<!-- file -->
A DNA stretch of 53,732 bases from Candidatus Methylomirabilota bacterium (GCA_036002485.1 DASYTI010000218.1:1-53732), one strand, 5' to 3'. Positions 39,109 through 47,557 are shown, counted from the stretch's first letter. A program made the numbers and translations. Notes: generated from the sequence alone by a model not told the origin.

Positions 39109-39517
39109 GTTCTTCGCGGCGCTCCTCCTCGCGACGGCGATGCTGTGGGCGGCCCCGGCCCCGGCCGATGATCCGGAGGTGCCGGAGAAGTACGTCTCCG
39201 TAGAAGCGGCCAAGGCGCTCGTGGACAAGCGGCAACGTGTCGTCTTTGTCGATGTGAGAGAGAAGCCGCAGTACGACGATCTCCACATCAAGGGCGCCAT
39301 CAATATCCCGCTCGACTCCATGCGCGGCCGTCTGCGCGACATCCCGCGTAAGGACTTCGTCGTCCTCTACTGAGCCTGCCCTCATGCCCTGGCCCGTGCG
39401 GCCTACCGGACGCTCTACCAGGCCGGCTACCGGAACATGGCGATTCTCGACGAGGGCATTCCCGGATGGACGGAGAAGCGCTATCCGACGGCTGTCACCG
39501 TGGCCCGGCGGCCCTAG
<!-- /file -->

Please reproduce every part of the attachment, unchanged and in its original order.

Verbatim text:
A DNA stretch of 53,732 bases from Candidatus Methylomirabilota bacterium (GCA_036002485.1 DASYTI010000218.1:1-53732), one strand, 5' to 3'. Positions 39,109 through 47,557 are shown, counted from the stretch's first letter. A program made the numbers and translations. Notes: generated from the sequence alone by a model not told the origin.

Positions 39109-39517
39109 GTTCTTCGCGGCGCTCCTCCTCGCGACGGCGATGCTGTGGGCGGCCCCGGCCCCGGCCGATGATCCGGAGGTGCCGGAGAAGTACGTCTCCG
39201 TAGAAGCGGCCAAGGCGCTCGTGGACAAGCGGCAACGTGTCGTCTTTGTCGATGTGAGAGAGAAGCCGCAGTACGACGATCTCCACATCAAGGGCGCCAT
39301 CAATATCCCGCTCGACTCCATGCGCGGCCGTCTGCGCGACATCCCGCGTAAGGACTTCGTCGTCCTCTACTGAGCCTGCCCTCATGCCCTGGCCCGTGCG
39401 GCCTACCGGACGCTCTACCAGGCCGGCTACCGGAACATGGCGATTCTCGACGAGGGCATTCCCGGATGGACGGAGAAGCGCTATCCGACGGCTGTCACCG
39501 TGGCCCGGCGGCCCTAG